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Old April 7, 2016   #1
nickfarm45
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Default idea/ project breeding tomatoes?

Hey guys, Im new here at tomatoville, Seems like a great place and everytime I go on here I cant get off it.

Anyways, I am interested in breeding some tomatoes or something interesting. I was wondering of doing something along the lines of the dwarf project. Could I cross a large tomato with a tiny tim to hopefully one day have a small frame plant with larger tomatoes?
I realize its probably far fetched and if it was that easy it would have been done by now.
I have experience growing vegetables and also I am a young grain farmer on my second season. I am looking for something advanced to work on.
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Old April 7, 2016   #2
PaddyMc
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That's not impossible at all. Though you'd probably need to back-cross to the larger fruited parent at F1 and then grow out LOTS of F2's and 3's to re-capture the smaller plant. It's hard to overcome cherry-size genes. Hopefully ChrisK will chime in here, he's the MAN when it comes to micro tomatoes.
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Old April 7, 2016   #3
Fusion_power
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IMO, your objectives could be better met by combining the dwarf gene with very large fruit such as with Perth Pride X Red Mortgage Lifter or Neves Azorean Red. The micro varieties such as Tiny Tim have less capacity to support large fruit because of the plant structure.
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Old April 7, 2016   #4
nickfarm45
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okay thanks for the reassurance. I already have the tiny tim seeds but I will buy some open pollinated beefsteak seed. I think it would be a cool project to do and hopefully have some sort of positive outcome.
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Old April 7, 2016   #5
nickfarm45
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fusion_power I just saw your post after I put mine up. yeah I understand what you are saying I will into that if it is more realistic. Thank you
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Old April 12, 2016   #6
Darren Abbey
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Tiny Tim has two recessive dwarfing genes. In your hypothetical cross it is convenient to use the TT plant as the mother, as any selfed seeds will be tiny and any F1s will grow huge(normal) sized plants. Isolate this plant from others and save every seed it produces.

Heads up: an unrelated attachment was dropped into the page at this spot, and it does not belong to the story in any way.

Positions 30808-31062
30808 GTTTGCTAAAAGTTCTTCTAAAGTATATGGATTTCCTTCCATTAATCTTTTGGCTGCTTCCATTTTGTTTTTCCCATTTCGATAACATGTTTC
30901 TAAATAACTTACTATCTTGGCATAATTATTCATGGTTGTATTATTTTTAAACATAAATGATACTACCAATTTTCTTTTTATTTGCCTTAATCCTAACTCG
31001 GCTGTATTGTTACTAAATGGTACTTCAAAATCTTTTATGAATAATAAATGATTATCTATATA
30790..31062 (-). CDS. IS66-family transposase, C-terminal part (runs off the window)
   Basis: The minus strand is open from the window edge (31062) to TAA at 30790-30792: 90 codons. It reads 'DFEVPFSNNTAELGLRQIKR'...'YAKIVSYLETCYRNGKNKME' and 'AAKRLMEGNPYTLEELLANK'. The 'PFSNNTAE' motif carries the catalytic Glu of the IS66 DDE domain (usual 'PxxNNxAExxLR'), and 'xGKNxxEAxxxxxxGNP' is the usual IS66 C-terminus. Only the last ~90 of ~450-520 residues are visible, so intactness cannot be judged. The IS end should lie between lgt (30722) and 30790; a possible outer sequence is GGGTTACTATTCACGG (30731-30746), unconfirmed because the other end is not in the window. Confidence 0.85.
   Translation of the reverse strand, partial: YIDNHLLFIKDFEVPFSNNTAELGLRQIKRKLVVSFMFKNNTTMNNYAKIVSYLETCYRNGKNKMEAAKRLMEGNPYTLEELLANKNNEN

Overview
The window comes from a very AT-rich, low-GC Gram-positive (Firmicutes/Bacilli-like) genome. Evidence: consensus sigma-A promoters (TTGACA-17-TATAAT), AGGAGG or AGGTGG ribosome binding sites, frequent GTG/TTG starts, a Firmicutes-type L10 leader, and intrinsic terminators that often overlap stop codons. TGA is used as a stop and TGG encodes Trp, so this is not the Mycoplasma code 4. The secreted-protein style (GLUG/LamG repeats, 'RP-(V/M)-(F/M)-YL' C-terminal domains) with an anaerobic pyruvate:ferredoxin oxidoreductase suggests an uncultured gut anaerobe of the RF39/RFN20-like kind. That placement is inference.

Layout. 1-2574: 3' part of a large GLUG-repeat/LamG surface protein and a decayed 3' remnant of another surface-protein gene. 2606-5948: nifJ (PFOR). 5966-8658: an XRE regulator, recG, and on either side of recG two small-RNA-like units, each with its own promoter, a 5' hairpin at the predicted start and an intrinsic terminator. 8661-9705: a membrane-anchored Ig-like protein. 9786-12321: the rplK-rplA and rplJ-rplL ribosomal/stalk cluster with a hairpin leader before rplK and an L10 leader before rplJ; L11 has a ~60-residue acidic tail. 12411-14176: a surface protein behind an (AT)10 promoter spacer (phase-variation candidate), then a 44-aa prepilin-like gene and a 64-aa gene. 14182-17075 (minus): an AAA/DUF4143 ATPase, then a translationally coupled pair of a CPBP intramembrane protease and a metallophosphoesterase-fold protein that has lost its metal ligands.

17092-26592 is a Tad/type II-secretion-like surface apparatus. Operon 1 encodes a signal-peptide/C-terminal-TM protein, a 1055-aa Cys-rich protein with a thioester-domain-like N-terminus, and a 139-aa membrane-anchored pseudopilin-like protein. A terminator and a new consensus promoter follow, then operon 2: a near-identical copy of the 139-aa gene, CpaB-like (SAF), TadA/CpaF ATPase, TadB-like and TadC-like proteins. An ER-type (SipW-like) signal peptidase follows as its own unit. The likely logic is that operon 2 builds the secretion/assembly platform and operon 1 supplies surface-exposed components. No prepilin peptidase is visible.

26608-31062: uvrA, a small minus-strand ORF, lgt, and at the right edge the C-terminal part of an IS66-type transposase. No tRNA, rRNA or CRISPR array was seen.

In the F2 generation, 1/16 of the plants will be micro (having two dwarfing genes in the homozygous state) and 6/16 of the plants will be dwarf (having one or the other dwarfing genes in the homozygous state). You can identify which plants are normal/dwarf/micro in the seedling stage with some practice, so you don't even have to grow them to full size. You can screen through many seeds and only grow the size you want.

Don't even bother to grow out F3s unless you saved seeds from a dwarf/micro F2. If the F2 you save seeds from is normal sized, it could have one copy of both, one, or neither of the dwarfing genes. If you luck out and it carries one copy of -both- dwarfing genes, then the seeds produced will have the same pattern of dwarfing genetics as the F2 seeds and you haven't gained anything. If neither gene is present, then you won't find any dwarf/micro plants in the next generation.
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Back-crossing to the larger-fruited parent variety is a good idea once you've recovered a dwarf/micro. It will increase the odds of having large-fruit genes. If you back-cross before you've recovered the dwarf/micro growth habit, then you will just be diluting the growth form genes and reduce the probability of finding them later.
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Last edited by Darren Abbey; April 12, 2016 at 01:06 AM.
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Old April 12, 2016   #7
nicollas
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I would go with recurrent backcrossing as recovering big fruits seems difficult, but as your working with recessive genes, each backcrossing round will take 2 years. And i guess fruit size is lined to many genes like the number of flowers by plant, etc ...
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